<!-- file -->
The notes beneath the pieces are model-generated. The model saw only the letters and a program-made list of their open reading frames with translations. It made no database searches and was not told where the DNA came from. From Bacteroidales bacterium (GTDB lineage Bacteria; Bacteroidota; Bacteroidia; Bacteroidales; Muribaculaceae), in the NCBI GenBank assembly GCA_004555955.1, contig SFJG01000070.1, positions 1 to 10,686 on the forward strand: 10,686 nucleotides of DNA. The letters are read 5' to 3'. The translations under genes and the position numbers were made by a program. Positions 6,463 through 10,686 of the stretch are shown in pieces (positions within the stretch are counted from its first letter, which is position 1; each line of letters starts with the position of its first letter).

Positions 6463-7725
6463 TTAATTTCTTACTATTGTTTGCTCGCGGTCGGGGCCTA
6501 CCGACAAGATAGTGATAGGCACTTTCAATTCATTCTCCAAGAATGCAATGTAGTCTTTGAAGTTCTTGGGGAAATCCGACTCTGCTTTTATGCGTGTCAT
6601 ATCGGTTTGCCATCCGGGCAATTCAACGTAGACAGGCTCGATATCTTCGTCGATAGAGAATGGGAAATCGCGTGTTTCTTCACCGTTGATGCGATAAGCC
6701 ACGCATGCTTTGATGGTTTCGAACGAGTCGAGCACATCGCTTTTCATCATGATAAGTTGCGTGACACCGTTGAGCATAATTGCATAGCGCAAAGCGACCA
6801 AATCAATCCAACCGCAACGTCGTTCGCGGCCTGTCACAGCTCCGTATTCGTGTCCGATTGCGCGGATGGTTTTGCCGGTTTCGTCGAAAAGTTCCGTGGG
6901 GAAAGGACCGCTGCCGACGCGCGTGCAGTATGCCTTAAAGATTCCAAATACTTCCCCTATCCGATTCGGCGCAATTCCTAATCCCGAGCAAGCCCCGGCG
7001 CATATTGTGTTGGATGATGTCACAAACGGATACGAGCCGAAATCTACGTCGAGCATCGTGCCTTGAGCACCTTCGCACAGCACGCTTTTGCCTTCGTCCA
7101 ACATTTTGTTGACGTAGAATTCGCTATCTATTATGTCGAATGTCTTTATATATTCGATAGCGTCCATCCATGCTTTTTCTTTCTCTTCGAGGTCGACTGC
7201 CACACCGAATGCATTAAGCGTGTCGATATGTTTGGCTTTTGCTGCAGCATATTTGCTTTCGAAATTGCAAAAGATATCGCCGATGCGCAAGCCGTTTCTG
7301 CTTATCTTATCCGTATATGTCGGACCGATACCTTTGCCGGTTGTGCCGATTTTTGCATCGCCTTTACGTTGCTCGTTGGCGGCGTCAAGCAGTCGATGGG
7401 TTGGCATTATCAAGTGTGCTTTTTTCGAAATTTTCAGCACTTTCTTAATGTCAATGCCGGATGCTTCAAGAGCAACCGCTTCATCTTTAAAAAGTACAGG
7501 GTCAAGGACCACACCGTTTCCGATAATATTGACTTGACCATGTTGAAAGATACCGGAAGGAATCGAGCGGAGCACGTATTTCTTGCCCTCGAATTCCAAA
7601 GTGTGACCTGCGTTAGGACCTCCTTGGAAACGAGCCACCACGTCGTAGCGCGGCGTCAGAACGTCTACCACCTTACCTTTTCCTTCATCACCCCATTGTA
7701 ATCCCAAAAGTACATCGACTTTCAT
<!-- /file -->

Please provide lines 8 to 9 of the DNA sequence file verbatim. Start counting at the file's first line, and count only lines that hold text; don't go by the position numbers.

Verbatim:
6901 GAAAGGACCGCTGCCGACGCGCGTGCAGTATGCCTTAAAGATTCCAAATACTTCCCCTATCCGATTCGGCGCAATTCCTAATCCCGAGCAAGCCCCGGCG
7001 CATATTGTGTTGGATGATGTCACAAACGGATACGAGCCGAAATCTACGTCGAGCATCGTGCCTTGAGCACCTTCGCACAGCACGCTTTTGCCTTCGTCCA